Summary. Paul begins 1 Corinthians with a greeting to “the church of God that is in Corinth,” in which he offers thanks for the faith and strength of the Corinthian church (1:2). He immediately begins, however, to list and address the problems that plague that church.
Paul wrote 1 Corinthians from Ephesus, where he had been ministering for three years. He sent this letter to the church by Timothy (1 Cor. 4:17), but problems in the church only grew worse. Perhaps it was young Timothy's timidity that made the believers at Corinth disobey Paul's words. At any rate, Paul then sent Titus to Corinth to make sure the church obeyed the apostolic orders Paul had given them (2 Cor. 7:13-15). (Wiersbe's Expository Outlines)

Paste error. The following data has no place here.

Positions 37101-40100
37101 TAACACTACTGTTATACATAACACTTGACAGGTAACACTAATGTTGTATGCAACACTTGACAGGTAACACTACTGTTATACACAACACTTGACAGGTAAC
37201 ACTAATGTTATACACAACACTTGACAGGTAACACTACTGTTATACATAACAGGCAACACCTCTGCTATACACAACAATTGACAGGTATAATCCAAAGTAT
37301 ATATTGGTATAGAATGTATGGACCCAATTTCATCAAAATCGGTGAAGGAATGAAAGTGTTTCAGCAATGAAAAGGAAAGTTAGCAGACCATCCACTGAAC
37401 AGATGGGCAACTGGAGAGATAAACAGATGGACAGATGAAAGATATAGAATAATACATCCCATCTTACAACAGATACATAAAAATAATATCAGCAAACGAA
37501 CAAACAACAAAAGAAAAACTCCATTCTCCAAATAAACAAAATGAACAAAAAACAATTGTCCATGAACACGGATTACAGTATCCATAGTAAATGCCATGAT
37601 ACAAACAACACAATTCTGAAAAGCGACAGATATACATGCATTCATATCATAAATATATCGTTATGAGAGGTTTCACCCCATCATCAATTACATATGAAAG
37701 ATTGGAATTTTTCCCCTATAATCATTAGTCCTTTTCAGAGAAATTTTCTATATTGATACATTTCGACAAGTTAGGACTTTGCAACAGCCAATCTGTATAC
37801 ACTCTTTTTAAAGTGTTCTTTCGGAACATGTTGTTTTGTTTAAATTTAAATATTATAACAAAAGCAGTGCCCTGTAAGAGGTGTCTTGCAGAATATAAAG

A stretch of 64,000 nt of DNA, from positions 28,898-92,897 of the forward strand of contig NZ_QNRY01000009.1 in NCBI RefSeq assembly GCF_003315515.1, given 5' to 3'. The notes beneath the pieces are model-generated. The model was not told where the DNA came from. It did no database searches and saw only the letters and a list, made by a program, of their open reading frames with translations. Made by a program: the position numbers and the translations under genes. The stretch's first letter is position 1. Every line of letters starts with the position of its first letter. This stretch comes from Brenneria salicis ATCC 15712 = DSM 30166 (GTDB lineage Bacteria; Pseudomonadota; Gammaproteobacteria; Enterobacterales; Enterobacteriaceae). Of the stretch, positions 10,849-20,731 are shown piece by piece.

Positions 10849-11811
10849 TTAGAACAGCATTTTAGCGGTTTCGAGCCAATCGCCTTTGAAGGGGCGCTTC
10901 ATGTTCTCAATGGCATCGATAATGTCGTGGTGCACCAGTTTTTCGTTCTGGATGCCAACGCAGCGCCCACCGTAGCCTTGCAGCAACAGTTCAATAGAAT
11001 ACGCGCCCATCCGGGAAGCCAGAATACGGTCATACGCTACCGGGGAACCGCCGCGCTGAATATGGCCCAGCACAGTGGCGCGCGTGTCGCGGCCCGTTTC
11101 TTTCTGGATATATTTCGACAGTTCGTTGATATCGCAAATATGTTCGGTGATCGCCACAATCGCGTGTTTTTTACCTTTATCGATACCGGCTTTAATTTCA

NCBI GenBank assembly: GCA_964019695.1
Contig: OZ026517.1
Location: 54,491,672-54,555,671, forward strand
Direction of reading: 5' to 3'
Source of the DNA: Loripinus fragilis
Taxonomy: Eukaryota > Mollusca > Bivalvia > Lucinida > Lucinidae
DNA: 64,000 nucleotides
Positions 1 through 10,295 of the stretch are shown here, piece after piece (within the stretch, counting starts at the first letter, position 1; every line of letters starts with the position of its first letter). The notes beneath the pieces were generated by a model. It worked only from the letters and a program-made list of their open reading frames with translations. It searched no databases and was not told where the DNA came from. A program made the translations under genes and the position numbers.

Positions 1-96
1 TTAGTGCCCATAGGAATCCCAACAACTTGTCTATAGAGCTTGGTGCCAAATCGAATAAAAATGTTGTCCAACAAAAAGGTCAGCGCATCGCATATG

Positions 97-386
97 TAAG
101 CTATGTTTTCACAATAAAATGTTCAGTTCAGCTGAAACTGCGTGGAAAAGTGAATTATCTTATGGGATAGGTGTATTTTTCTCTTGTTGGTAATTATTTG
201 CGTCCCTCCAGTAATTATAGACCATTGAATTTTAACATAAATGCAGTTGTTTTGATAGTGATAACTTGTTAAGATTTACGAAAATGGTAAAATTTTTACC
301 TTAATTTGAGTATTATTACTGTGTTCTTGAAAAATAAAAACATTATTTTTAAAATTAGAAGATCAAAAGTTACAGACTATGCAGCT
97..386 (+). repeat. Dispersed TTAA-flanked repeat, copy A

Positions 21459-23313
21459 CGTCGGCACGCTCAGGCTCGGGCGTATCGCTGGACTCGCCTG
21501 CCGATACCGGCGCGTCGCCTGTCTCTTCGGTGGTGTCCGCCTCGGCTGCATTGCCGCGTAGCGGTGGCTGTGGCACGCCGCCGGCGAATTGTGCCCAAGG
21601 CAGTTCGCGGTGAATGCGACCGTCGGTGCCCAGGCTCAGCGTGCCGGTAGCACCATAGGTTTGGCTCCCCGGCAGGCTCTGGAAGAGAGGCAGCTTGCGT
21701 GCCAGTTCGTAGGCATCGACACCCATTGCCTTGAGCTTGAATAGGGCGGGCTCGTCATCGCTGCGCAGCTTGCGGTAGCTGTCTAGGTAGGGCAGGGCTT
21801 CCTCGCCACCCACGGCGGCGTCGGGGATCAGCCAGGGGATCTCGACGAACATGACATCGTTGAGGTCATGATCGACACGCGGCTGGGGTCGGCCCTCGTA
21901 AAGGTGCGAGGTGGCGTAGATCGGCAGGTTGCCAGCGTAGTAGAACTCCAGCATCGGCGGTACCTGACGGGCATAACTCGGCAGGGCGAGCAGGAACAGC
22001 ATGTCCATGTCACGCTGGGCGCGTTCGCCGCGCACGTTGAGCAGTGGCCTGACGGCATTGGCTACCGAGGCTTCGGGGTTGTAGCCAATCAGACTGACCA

The Epistle to the Romans or Letter to the Romans, often shortened to Romans, is the sixth book in the New Testament. Biblical scholars agree that it was composed by the Apostle Paul to explain that salvation is offered through the gospel of Jesus Christ. It is the longest of the Pauline epistles.